Excerpts from Jim Conrad's
Naturalist Newsletter

from the March 21,  2010 Newsletter issued from Hacienda Chichen Resort beside Chichén Itzá Ruins, central Yucatán, MÉXICO
HOODED ORIOLE AT THE HALTÚN WATERING HOLE

With the dry season bearing down hard now, every day I fill the haltunes, or natural watering holes in limestone rock, and all day long, every day, there's a continual parade of birds who arrive, land in branches above the haltunes, look around and look some more, then finally descend to drink their fill. Despite the heat often I throw an old, brown poncho over myself for camouflage and sit with my camera about 20 feet away, and wait.

I've mentioned how hard it can be to identify orioles in their immature plumages, so when a challenging one arrives at a haltún I snap its picture, get its image onto my computer screen, bring out Howell's big A Guide to The Birds of Mexico and Northern Central America, and go to work. For example, who's that below:

Hooded Oriole, ICTERUS CUCULLATUS, immature

Our most common oriole here is the Altamira, but even the immature Altamira has a yellow wing stripe, which this one doesn't. Of the eight or so oriole species found in the Chichén Itzá area, two species have yellow (as opposed to orange) juvenile plumages with black bibs and white wing stripes -- the Hooded and the Orange.

Though the male adults of these two species are easily separable, I doubt I could differentiate the immature males, but for one feature: The Hooded's upper beak, or culmen, is slightly curved, while the Orange's culmen is straight-topped. The culmen in the picture looks more curved to me than straight, so I'm calling the bird a Hooded Oriole, ICTERUS CUCULLATUS. Some mature adult male Hoodeds were actually in the neighborhood that day so that adds to my fonfidence. In most of Mexico Hooded Orioles are only winter or summer visitors, or strictly transient, but in the Yucatán the species is present year round, except in the deep interior, where it's absent.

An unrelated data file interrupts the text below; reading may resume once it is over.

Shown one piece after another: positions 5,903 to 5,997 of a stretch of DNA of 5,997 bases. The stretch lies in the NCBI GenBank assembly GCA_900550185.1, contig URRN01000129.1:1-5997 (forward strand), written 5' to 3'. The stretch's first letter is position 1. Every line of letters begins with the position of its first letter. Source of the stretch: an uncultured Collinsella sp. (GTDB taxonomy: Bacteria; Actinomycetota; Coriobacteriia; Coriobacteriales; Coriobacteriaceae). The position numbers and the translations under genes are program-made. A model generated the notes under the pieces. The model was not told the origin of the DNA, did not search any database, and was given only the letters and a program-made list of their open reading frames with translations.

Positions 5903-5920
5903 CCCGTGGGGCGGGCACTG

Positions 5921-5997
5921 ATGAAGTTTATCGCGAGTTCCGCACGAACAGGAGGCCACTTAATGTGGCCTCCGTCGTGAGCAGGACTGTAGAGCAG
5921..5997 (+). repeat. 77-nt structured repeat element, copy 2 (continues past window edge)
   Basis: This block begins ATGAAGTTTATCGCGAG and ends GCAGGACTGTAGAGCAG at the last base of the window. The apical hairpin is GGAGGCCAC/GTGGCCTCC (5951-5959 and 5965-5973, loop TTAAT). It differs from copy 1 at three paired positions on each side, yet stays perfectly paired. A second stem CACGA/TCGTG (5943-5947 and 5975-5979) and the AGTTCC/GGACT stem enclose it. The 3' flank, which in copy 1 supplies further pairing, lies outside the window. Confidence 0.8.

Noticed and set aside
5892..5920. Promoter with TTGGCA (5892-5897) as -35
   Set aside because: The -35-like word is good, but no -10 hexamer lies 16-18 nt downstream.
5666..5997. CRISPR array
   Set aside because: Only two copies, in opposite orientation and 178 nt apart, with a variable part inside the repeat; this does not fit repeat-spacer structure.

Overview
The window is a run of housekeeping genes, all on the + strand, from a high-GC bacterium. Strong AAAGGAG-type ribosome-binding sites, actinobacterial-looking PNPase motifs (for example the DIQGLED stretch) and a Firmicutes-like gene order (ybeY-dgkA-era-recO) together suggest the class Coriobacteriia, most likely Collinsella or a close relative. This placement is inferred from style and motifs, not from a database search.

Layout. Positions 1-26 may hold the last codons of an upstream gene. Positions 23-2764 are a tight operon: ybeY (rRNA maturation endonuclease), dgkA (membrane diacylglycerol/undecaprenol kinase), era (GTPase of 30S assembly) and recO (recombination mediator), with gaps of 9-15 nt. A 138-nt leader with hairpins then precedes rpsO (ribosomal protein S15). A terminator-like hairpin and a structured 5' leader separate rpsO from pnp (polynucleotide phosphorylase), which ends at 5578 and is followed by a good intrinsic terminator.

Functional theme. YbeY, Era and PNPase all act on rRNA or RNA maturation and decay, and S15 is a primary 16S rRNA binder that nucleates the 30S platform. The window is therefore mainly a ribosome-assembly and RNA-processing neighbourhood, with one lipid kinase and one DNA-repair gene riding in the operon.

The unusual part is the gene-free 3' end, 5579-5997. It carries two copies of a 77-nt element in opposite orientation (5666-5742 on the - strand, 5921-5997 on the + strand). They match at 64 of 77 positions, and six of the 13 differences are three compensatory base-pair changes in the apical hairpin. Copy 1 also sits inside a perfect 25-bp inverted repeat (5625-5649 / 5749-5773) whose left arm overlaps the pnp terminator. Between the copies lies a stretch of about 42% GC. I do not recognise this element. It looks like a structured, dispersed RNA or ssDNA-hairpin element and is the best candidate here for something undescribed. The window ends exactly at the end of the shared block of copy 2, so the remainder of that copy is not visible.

from the August 25, 2008 Newsletter issued from near Sabacché, l Yucatán, MÉXICO
HOODED ORIOLES NESTING

Here at Sabacché we can expect to see eight oriole species, though one of those, the Baltimore or Northern Oriole, visits only during migration, and the Orchard Oriole only overwinters here.

Here our most common oriole is the Hooded Oriole. Last Saturday when I camped overnight at one of the cenotes I got a good look at the species because a pair had built a nest among the down-hanging blades of thatch at the edge of the palapa (thatch roof on four poles) beneath which I'd set up my tent. You can see that nest, which is only about eight feet off the ground, and make out at least one sleepy-eyed nestling with its bright-yellow, down-turned mouth-corner below:

Hooded Oriole nest

Most oriole species for their nests weave pendulous cups or pouches with plant fibers slung under branches or leaves. Some pouches are quite deep; the Altamira Oriole's bag-nest can be 26 inches deep (65 cm). Obviously the Hooded's little cup is much shallower.